Setting up Hadoop integration

DSS is able to connect to a Hadoop cluster and to:

  • Read and write HDFS datasets

  • Run Hive queries and scripts

  • Run Impala queries

  • Run preparation recipes on Hadoop

In addition, if you setup Spark integration, you can:

  • Run most visual recipes on Spark

  • Run SparkSQL queries

  • Run PySpark, SparkR and Spark Scala scripts

  • Train & use Spark MLLib models

  • Run machine learning scoring recipes on Spark


Supported distributions

DSS supports the following Hadoop distributions:

Check each distribution-specific page for supported versions, special installation steps or restrictions.

Software install

The host running DSS should have client access to the cluster (it can, but it does not need to host any cluster role like a datanode).

Getting client access to the cluster normally involves installing:

  • the Hadoop client libraries (Java jars) matching the Hadoop distribution running on the cluster.

  • the Hadoop configuration files so that client processes (including DSS) can find and connect to the cluster.

Both of the above operations are typically best done through your cluster manager interface, by adding the DSS machine to the set of hosts managed by the cluster manager, and configuring “client” or “gateway” roles for it (also sometimes called “edge node”).

If not possible, installing the client libraries usually consists in installing software packages from your Hadoop distribution, and the configuration files can be typically be downloaded from the cluster manager interface, or simply copied from another server connected to the cluster. See the documentation of your cluster distribution.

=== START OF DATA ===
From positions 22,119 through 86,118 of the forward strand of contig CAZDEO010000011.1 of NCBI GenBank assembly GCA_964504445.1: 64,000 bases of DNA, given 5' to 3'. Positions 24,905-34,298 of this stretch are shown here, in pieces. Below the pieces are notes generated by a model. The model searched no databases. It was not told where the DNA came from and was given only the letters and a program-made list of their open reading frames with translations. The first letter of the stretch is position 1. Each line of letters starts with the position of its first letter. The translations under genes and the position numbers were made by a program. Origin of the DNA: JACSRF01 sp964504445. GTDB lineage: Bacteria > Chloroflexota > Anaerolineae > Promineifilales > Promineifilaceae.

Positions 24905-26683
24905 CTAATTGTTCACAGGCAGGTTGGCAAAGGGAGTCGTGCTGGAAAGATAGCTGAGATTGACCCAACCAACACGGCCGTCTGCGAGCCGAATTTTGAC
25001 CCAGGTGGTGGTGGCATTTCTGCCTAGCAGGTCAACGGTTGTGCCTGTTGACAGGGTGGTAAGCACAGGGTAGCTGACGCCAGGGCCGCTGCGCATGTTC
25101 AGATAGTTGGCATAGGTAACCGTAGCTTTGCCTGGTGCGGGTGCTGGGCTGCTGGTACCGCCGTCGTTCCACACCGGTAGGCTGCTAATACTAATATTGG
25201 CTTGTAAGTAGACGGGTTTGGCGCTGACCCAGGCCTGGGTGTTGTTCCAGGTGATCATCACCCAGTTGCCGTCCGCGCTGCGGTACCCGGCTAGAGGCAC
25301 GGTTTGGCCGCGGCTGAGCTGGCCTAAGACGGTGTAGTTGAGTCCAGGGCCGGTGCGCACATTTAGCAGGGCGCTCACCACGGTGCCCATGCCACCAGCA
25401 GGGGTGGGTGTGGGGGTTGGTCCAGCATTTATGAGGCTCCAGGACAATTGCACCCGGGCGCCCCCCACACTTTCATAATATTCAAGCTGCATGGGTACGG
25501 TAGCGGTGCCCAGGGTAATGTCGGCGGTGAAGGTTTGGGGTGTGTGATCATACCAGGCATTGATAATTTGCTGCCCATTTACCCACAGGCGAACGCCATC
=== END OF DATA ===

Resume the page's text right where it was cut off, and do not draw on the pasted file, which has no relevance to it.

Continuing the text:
The above should be done at least for the HDFS and Yarn/MapReduce subsystems, and optionally for Hive if you plan to use these with DSS.


Dataiku highly recommends “edge node” managed setup.

Manually installing libraries, binaries and configuration on another machine can be a challenging setup, for which your Hadoop distribution will usually not provide support. Dataiku cannot provide support for this either as this is highly dependent on your setup. Dataiku will require that all of the components are fully functional on your machine before a Dataiku setup can be performed.


You may also need to setup a writable HDFS home directory for DSS (typically “/user/dataiku”) if you plan to store DSS datasets in HDFS,


You need to have access to one or several writable Hive metastore database (default “dataiku”) so that DSS can create Hive table definitions for the datasets it creates on HDFS.

You must have a running Hiveserver2 server.

Several Hive security modes are supported. See Hive for more information.

Testing Hadoop connnectivity prior to installation

First, test that the machine running DSS has proper Hadoop connectivity.

A prerequisite is to have the “hadoop” binary in your PATH. To test it, simply run:

hadoop version

It should display version information for your Hadoop distribution.

You can check HDFS connectivity by running the following command from the DSS account:

hdfs dfs -ls /
# Or the following alternate form for older installations, and MapR distributions
hadoop fs -ls /

hive binary

If you want to run Hive recipes using “Hive CLI” mode, you need a properly configured “hive” command line client for the DSS user account (available in the PATH).

You can check Hive connectivity by running the following command from the DSS account:

hive -e "show databases"